Handling multiple desktops in Windows 10


Series of articles regarding finding your way about new Windows 10. A nice feature that comes along with Windows 10, is the ability to handle multiple desktops. This may sound a little gimmicky but, it helps avoid clutter if you’re a single monitor user (or multiple monitors for that matter!), and helps you organise your desktop to work more efficiently.

Creating a desktop.

All multiple desktop control is handled by the new task icon located on the new task bar, the “overlapping” screens icon can be found next to the new search icon (I still miss the charms)


Without any other additional desktops open clicking on the icon prompts to + Add a new desktop. Simply click on the prompt to open a new desktop, and be taken immediately to that new desktop. Each desktop has its own independent start menu feature

* It can get a little confusing opening up a new desktop if you don’t have applications open already as the desktops currently all have the exact same background as each other, and no easily distinguishable marker to identify them.

Note once you have applications open on the desktops things become a lot clearer, as the originating desktop applications is referred to as “home” in desktop views, as you find out later


Navigating the desktops


Once you have an additional desktop open can move between them simply by clicking back on the task icon which will reveal the following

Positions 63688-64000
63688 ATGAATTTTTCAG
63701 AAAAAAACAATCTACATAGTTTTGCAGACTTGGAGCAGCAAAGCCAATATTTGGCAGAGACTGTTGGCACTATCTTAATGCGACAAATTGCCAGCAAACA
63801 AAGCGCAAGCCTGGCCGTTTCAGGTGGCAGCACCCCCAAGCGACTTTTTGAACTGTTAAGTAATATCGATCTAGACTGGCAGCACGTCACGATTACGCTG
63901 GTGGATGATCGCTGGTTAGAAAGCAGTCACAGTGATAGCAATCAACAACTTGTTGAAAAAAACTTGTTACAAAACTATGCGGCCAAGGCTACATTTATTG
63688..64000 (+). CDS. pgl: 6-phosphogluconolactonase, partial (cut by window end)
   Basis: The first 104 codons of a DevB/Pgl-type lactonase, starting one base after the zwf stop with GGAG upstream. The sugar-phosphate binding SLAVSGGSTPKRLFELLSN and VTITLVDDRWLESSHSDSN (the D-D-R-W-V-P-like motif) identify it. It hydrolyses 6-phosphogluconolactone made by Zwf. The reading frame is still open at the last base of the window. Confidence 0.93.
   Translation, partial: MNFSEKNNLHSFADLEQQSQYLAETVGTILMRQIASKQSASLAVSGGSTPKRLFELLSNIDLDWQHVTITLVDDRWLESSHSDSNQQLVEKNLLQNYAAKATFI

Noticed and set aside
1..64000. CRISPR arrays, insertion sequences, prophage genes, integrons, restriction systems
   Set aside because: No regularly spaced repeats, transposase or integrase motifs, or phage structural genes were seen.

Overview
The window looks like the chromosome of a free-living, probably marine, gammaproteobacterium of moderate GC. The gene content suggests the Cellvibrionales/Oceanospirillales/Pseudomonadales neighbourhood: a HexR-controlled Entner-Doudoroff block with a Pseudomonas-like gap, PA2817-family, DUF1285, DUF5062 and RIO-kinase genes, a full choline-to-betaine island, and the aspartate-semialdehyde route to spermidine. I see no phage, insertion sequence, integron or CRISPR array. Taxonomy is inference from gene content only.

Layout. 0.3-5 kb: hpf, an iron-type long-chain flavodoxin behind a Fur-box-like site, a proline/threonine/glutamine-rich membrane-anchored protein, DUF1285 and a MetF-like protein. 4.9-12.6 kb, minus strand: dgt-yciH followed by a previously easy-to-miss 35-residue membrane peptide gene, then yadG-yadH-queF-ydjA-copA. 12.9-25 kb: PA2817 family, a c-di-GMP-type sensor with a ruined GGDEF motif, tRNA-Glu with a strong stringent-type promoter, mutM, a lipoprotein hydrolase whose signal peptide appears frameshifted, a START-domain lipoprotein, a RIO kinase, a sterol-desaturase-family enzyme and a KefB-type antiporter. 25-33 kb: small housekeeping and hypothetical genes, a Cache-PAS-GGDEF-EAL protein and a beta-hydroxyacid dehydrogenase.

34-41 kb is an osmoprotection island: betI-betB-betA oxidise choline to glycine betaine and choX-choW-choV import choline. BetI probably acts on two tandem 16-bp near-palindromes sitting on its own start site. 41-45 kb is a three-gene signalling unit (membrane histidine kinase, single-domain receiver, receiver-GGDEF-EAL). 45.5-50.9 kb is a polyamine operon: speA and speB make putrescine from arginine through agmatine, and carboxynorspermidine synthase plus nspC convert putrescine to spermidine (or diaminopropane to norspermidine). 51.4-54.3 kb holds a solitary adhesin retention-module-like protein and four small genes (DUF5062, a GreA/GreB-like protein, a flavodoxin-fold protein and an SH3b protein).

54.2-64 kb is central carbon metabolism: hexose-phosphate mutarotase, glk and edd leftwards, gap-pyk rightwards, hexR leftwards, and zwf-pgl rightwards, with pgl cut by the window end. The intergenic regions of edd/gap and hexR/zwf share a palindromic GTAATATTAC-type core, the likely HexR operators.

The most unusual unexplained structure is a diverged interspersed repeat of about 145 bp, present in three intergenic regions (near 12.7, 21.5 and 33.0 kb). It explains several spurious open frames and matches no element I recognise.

In the shot above the middle desktop is the newly opened one, the left most is the originating window, and the rightmost one allows you to open another (if so required)

Its also possible to cycle through desktops for those brave enough to use the windows shortcut keys from the keyboard with Windows Key + Ctrl + Left Arrow and Windows Key + Ctrl + Right Arrow


Moving a Window between desktops

To move a window from one desktop to another, you first have to open up the Task View pane and then hover over the desktop containing the window you want to move.


The windows on that desktop will pop up; find the window you want to move, right-click it, and go to Move to and choose the desktop you want to move the window to, from the presented list of open active desktops available.

Luckily the open desktop bar a will show you where you’ve move the window to. Active windows such as browsers office applications etc, can all window “hop”.

Closing the desktops

This really is quite easy, as to close a virtual desktop, simply open up the Task View pane and hover over the desktop you want to close until a small X appears in the upper right corner. Click the X to close the desktop. You can also close desktops without going into the Task View pane by using the keyboard shortcut Windows Key + Ctrl + F4 (this will close the desktop you’re currently on).